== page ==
PHIL 241 Philosophy in Literature

Fall Semester 2011   Evening |Harbour Centre


INSTRUCTOR  Jennifer Warriner, WMX 5607



  • Ficciones, Jose Luis Borges, Grove Publishers, 1994
  • Time's Arrow, Martin Amis, Vintage Books, 2003
  • Do Androids Dream of Electric Sheep, Philip K. Dick, Del Ray, 1996
  • The Bell, Iris Murdoch, Vintage Books, 1999
  • "The Grand Inquisitor," from The Brothers Karamazov, Fyodor Dostoevsky (distributed in class)
  • Philosophy articles (distributed in class or available on reserve or from e-journals)



As a discipline, philosophy tends to dwell on the "big" questions:  Does  God exist? What can I know (if anything)? What am I? Is free will real or an illusion? What sort of duties (if any) do we have toward persons? However, philosophy also tends to approach these questions in the abstract. This class will introduce students to key philosophical problems by reading primary philosophical sources as well as literary texts to help us flesh out these problems more concretely. Throughout this course, we will consider how philosophical issues emerge in everyday life, as well as how our everyday experiences come to be incorporated into philosophy and literature.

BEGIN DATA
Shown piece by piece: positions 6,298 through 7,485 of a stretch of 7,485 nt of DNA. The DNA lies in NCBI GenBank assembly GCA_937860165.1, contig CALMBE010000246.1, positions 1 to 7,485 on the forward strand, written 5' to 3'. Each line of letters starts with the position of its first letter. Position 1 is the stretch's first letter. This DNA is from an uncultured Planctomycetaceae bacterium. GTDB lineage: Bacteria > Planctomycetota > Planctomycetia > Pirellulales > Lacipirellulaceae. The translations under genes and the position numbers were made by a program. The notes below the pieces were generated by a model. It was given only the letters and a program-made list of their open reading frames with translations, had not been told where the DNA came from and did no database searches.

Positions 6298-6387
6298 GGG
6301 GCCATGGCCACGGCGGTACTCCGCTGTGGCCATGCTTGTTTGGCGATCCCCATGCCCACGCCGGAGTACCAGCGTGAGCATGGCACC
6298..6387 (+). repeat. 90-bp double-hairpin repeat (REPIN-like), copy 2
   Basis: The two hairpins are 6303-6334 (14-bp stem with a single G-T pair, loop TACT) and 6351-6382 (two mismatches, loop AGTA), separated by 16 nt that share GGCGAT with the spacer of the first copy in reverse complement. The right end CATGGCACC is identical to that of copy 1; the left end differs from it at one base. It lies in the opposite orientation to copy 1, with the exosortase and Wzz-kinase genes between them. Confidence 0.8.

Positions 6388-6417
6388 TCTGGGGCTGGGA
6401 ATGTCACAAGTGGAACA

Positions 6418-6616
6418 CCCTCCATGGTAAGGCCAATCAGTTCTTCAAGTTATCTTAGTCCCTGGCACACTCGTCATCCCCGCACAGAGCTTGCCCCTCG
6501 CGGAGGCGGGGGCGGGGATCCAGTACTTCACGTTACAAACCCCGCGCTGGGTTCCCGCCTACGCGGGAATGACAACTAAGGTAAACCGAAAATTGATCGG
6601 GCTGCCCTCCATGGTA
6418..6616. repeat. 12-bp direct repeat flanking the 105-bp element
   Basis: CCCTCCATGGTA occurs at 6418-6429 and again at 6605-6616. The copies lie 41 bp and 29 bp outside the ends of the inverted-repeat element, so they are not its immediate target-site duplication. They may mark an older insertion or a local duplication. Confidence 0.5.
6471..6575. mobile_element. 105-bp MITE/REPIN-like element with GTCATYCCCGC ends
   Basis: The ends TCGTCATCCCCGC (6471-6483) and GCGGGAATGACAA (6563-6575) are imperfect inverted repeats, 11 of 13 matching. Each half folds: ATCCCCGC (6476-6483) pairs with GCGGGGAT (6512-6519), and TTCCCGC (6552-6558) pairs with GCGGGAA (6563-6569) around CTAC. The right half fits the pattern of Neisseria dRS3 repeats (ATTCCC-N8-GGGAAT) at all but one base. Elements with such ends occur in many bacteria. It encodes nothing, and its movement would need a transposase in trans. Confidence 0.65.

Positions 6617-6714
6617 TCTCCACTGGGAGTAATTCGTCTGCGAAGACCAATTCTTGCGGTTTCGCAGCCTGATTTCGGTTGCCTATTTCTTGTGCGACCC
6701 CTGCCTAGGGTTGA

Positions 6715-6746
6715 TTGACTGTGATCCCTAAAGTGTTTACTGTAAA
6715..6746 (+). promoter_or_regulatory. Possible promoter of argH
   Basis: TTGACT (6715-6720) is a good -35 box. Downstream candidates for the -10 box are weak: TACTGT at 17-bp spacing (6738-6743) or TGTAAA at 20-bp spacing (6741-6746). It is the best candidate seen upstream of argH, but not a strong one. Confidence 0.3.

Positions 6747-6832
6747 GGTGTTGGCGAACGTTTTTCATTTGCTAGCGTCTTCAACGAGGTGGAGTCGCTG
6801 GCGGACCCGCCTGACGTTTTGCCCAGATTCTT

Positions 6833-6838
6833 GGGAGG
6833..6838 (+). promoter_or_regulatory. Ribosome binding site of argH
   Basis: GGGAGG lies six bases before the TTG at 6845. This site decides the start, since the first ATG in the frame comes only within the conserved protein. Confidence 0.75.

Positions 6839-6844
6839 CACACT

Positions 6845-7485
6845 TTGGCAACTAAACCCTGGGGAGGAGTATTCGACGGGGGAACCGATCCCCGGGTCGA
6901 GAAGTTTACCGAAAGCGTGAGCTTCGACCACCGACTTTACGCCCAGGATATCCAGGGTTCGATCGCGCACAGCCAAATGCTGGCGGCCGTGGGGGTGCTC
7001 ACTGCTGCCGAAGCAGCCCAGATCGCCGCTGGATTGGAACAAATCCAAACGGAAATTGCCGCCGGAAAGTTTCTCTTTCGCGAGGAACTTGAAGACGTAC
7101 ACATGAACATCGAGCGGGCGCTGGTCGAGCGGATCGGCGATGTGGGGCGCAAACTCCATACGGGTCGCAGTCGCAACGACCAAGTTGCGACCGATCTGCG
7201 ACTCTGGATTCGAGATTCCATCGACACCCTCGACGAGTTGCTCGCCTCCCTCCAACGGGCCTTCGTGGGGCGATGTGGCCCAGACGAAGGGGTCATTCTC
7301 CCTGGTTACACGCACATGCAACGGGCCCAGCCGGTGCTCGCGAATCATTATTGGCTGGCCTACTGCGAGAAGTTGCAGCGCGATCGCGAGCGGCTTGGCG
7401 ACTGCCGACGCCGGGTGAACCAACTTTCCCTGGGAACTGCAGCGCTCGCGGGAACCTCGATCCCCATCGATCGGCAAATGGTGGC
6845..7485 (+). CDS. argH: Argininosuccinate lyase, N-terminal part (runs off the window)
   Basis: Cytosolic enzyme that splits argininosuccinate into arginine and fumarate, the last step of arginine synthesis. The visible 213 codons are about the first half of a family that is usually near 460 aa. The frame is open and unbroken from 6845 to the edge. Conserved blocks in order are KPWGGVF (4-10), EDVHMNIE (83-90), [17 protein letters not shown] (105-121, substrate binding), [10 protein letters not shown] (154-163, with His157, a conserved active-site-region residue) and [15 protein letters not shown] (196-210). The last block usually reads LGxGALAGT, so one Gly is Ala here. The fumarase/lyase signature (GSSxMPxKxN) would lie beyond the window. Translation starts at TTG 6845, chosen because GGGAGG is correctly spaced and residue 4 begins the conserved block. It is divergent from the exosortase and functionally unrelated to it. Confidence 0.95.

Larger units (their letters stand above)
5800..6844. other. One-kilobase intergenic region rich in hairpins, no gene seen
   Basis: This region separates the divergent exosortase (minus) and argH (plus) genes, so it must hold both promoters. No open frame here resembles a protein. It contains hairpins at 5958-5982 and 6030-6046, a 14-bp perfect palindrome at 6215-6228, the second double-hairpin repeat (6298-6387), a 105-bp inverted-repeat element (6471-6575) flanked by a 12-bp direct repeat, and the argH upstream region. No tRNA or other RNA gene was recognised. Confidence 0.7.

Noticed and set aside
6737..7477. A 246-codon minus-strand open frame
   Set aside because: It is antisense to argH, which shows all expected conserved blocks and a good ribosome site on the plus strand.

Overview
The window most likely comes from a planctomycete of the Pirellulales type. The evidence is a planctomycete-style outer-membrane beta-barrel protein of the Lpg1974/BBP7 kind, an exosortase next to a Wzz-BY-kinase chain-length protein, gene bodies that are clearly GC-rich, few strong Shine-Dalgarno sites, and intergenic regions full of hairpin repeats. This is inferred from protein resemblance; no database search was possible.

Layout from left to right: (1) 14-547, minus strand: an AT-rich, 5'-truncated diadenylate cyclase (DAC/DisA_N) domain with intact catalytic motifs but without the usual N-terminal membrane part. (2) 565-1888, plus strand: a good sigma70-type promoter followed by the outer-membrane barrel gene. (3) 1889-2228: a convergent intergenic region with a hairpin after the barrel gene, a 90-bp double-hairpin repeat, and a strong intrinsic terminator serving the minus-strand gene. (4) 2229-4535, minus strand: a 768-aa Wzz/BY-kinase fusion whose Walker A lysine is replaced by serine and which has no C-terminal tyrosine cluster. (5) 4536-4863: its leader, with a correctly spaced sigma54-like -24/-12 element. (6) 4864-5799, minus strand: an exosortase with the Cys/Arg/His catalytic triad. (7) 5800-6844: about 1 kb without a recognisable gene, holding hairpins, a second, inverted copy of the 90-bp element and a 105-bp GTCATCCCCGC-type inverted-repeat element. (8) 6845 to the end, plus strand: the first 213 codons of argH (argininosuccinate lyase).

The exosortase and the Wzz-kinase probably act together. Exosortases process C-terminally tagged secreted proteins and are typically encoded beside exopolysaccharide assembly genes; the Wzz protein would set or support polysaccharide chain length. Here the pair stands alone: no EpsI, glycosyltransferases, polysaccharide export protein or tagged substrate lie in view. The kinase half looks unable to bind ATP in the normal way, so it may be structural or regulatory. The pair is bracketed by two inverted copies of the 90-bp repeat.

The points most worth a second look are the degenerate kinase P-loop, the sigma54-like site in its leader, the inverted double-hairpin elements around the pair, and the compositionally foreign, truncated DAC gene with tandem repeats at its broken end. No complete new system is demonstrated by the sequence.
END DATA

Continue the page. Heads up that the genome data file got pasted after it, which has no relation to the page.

• 3 papers worth 20%, 25%, and 30%, respectively
  • Final exam - 25%


Note: Prerequisites: PHIL 241 has no prerequisites and may be applied towards the Certificate in Liberal Arts